Street Revolutions – Paving Way For The Commune

Throughout the renovation, Haussmann understood all too well that controlling urban space also meant controlling social reproduction. The rebuilding of Paris led to a growing socio-spatial segregation. Gradually, this dual social opposition, still present today – between the centre and the suburbs on the one hand, and between the east and west of the Paris urban area on the other – appeared and increased. This airtight spatial segregation fostered a reproduction of social classes. Workers had barely enough resources to meet their immediate needs, let alone long-term needs (children, education). Women were grossly exploited and underpaid. Segregation marginalized the poor and protected the bourgeoisie* from the real/imagined dangers of the criminal classes. At the same time, variations in land prices led to a segregation of economic functions and a concentration of shops, services and finance houses in the affluent areas of central Paris, with large industrial companies relegated to the periphery. The spatial reconstruction of Paris was also reflected in a growing separation between home and workplace, prefiguring the current division of the two. The city centre, with its department stores, monuments and boulevards became a showcase of capitalism and goods for the benefit of only a few (a phenomenon referred to by Baudelaire in “The Eyes of the Poor”, in Paris Spleen). All these elements sowed the seeds for the uprising of the Communards, the dramatic failure of which (several tens of thousands of deaths on the barricades and in summary executions) in June 1871 was almost certainly a result of the premature nature of this revolution and of a workers’ organization that was still too fragile to combat the reactionary forces.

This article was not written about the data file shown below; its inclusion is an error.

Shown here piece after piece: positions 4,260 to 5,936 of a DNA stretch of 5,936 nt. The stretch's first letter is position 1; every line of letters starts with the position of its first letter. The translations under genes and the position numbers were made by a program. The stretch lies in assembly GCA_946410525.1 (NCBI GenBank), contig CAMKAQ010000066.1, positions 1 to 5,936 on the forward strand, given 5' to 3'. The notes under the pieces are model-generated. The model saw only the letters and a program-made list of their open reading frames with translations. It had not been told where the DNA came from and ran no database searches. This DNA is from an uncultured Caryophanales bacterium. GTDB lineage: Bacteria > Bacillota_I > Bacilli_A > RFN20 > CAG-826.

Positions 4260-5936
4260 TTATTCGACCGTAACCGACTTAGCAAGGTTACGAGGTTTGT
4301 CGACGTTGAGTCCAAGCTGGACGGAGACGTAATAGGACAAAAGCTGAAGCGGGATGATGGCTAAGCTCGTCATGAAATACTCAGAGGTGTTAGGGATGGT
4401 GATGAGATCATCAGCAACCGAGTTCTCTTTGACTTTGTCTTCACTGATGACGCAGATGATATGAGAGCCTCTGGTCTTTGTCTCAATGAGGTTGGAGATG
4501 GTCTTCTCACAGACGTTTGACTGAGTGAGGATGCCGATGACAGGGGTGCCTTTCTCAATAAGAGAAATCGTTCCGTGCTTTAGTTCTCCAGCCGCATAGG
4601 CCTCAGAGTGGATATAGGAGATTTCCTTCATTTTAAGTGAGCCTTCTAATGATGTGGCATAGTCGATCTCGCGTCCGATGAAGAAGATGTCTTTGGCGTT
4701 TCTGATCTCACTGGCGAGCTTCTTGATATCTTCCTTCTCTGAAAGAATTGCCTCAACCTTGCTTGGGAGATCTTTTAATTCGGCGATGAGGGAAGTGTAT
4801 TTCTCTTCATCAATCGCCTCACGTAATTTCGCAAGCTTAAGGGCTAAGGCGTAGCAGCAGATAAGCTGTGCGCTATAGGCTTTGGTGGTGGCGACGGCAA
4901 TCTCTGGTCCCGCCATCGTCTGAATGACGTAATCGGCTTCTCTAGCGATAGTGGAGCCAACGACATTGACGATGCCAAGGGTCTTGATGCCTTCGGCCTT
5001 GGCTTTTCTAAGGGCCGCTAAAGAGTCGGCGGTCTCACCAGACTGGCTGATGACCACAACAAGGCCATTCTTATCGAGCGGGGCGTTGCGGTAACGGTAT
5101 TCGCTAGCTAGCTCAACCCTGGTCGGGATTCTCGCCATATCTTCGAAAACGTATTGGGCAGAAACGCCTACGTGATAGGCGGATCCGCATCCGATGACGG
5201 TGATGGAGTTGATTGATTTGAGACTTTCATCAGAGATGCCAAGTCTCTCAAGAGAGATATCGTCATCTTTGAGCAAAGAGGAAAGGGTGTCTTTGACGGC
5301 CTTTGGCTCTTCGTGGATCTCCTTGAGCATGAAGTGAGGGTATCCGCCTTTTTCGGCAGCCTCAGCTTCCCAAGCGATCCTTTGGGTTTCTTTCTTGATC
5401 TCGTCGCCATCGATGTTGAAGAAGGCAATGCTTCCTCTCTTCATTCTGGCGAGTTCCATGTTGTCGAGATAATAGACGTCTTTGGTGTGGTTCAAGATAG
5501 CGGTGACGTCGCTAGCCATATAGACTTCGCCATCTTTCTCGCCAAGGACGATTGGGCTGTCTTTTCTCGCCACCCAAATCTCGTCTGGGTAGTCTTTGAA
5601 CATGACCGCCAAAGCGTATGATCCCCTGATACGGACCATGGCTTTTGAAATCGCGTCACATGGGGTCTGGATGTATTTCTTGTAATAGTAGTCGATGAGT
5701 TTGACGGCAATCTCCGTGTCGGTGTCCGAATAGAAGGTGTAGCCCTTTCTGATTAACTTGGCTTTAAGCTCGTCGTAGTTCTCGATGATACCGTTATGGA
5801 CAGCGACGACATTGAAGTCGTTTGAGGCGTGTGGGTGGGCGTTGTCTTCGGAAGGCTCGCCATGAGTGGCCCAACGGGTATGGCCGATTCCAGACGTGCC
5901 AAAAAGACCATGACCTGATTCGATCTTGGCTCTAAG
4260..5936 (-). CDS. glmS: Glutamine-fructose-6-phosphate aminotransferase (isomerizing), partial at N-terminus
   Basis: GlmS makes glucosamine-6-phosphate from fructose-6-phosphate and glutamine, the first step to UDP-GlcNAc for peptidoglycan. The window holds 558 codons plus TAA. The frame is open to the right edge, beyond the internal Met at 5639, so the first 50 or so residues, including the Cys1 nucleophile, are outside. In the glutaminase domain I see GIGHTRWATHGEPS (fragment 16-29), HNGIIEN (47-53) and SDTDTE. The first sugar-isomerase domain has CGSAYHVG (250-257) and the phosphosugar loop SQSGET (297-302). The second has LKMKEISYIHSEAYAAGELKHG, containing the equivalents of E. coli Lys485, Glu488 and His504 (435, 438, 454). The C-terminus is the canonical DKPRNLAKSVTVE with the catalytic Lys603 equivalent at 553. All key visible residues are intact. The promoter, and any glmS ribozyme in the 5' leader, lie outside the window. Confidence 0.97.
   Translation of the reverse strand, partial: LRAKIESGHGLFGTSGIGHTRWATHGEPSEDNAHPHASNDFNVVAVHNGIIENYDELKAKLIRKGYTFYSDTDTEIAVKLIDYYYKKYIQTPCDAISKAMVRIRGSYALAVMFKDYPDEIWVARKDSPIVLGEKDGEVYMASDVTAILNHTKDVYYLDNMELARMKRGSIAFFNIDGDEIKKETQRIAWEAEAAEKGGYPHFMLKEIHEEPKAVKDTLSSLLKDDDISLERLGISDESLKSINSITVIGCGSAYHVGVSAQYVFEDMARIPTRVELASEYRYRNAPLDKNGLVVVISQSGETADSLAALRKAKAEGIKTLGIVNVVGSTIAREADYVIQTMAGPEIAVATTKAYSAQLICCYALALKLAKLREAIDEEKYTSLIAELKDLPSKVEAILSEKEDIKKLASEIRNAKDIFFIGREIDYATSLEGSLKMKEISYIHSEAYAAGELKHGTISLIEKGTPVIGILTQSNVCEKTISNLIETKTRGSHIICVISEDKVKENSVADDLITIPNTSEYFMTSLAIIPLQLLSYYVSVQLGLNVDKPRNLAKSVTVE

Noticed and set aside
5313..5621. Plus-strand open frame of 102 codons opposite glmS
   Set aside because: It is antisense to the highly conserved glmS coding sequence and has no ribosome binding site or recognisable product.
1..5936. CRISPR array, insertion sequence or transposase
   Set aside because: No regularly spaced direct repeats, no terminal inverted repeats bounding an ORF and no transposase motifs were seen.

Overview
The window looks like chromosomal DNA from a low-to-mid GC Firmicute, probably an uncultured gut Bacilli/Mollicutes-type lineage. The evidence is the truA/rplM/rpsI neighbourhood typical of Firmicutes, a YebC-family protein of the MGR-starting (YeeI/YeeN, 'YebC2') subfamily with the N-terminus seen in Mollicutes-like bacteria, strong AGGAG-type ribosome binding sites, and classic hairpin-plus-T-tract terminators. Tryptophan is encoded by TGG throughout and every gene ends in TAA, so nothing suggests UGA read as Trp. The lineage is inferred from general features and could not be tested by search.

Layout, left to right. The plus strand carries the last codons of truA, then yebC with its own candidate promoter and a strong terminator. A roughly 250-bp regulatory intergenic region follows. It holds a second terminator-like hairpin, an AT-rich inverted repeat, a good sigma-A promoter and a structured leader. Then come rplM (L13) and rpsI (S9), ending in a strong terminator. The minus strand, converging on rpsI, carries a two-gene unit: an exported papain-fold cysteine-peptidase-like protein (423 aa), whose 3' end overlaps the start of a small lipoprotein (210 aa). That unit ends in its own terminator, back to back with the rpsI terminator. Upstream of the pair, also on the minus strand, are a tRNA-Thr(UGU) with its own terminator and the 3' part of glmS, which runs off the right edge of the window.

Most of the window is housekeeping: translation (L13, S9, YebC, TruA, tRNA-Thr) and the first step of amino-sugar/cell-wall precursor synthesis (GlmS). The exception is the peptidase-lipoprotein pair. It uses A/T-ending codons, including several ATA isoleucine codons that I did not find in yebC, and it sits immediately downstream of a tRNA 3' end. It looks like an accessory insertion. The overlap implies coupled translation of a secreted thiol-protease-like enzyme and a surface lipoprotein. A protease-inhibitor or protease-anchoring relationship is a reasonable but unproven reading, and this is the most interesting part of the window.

*Note: Bourgeoisie – the middle class, typically with reference to its perceived materialistic values or conventional attitudes.

– Huriot, Jean-Marie, and Oliver Waine. “Haussmann: From Modernity to Revolution.” – Metropolitics. May 15, 2013. Accessed December 6, 2014.


Leave a Reply

Fill in your details below or click an icon to log in: Logo

You are commenting using your account. Log Out /  Change )

Google photo

You are commenting using your Google account. Log Out /  Change )

Twitter picture

You are commenting using your Twitter account. Log Out /  Change )

Facebook photo

You are commenting using your Facebook account. Log Out /  Change )

Connecting to %s